“The Power to tax involves the power to destroy.” — Chief Justice John Marshall
Whitman “Whit” Leverett was born just a few weeks ago, on September 26 — all of 20 inches and 8.2 lbs — and already his father Clayton is concerned about whether Whit will be able to keep the family’s fifth-generation, 150-year-old ranch.
The Leverett family has twice felt the cut of the death tax. The family was forced to sell thousands of acres to pay the dreaded federal estate tax when Clayton’s grandmother died. When his father passed away even more land had to be put up for sale, employees were let go and Clayton was forced to take on a second job in construction to keep up the tax payments.
Every death shrinks the business and makes it more difficult to keep it going. One more strike from the grim reaper and the IRS and the ranch likely will be sold. Whit’s future — and the future of ranchers and farmers across the country — stands in the balance.
The 2010 elections have become, in part, a referendum on limits. In cases where Congress’ policies have violated commonsense limits on its tax and spending powers, polls indicate that voters intend to introduce limits of their own. This trend is particularly visible in the debate over the death tax, where Congress’ violation of limits has enormous consequences for farmers like Clayton
The death tax expired on January 1, 2010. Unless Congress acts this year, however, the tax will return on January 1, 2011, at a rate of 55 percent on all assets exceeding $1 million. Sen. Bernie Sanders (I-VT) has even introduced legislation that would increase the top death tax rate to 65 percent, claiming it would make the rich “pay their fair share.”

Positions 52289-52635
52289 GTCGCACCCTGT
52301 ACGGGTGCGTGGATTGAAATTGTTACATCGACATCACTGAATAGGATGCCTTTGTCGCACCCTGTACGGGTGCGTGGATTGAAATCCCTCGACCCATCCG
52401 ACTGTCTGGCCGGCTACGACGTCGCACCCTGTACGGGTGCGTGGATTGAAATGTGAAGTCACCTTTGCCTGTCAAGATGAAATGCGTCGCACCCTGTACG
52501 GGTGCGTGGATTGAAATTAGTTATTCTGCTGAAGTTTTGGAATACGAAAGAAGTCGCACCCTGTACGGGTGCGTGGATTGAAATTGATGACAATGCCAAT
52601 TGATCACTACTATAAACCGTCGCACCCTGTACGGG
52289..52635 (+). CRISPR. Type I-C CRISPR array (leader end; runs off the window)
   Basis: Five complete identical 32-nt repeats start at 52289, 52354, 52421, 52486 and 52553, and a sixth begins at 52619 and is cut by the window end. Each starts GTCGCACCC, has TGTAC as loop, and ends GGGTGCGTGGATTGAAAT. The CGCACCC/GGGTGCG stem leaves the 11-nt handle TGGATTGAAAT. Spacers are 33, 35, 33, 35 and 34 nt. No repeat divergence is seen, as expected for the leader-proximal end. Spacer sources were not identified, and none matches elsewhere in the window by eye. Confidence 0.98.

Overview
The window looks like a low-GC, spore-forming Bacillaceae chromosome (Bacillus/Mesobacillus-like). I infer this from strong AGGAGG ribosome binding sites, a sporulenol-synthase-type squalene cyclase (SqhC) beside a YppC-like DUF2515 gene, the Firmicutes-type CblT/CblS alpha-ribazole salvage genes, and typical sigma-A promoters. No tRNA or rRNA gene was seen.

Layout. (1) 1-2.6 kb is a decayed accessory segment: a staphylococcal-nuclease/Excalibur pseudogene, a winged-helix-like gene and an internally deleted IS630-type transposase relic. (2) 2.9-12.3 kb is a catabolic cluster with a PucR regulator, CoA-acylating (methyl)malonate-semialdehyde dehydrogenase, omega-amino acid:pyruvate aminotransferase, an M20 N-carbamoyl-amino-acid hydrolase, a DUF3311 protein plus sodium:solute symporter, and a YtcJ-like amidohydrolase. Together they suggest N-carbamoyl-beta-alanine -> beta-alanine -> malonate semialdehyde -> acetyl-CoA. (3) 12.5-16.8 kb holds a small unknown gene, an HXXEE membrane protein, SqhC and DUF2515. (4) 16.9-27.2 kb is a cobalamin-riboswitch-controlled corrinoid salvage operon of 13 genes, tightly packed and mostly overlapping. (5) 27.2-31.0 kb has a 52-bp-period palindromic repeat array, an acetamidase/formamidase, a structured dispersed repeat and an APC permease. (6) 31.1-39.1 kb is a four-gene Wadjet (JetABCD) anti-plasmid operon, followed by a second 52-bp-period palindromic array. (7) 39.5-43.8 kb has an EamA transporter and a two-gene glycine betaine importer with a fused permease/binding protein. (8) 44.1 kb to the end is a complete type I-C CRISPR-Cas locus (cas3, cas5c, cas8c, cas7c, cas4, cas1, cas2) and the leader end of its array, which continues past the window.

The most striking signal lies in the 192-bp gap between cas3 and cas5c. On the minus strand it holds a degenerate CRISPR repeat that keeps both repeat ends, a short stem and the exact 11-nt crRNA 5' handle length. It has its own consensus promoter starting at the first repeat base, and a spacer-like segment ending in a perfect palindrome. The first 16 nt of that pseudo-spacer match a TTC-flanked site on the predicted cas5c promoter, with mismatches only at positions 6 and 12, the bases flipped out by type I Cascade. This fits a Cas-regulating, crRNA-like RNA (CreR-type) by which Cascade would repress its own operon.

Yet more than two-thirds of American voters say the death tax should stay extinct, not be brought back to life at 55 percent — much less 65 percent.
The majority of voters get it: The death tax has become nothing more than a tool for social engineering. Yet the tax fails even at this task.
Why? Because rather than reducing wealth disparity, the death tax actually destroys independently-owned family businesses like the Leverett ranch and increases the size and power of corporate-owned entities.
Consider the story of former Biloxi, Mississippi family-business owner Victor Mavar. Mavar’s family seafood business was sold to a large, multi-national corporation due to looming death tax liabilities that vastly exceeded the family’s ability to pay. When the company was lost, so were the jobs of more than 200 workers. “The death tax has encouraged a ‘wealth-redistribution,’ not from the rich to the poor, but from the local community to multi-national corporations,” Mavar wrote in testimony to the U.S. Senate Finance Committee.
The statistics bear this out. A study by Prof. Antony Davies of Duquesne University in Pittsburgh found that for every 4.5 percent increase in the estate tax (the average annual increase since 1993), 6,000 small firms are liquidated or absorbed by larger firms.
Conversely, Davies found that repealing the estate tax would create 100,000 new businesses, which would employ 2 million people, generate $80 billion in labor income, and increase payroll tax revenues by more than $20 billion annually.
When small businesses get gobbled up, local production is often cut off and jobs are outsourced or sent to the chopping block. Former Congressional Budget Director Douglas Holtz-Eakin predicts that reinstating the death tax at a 55 percent rate will cost the economy nearly 1.4 million small business jobs.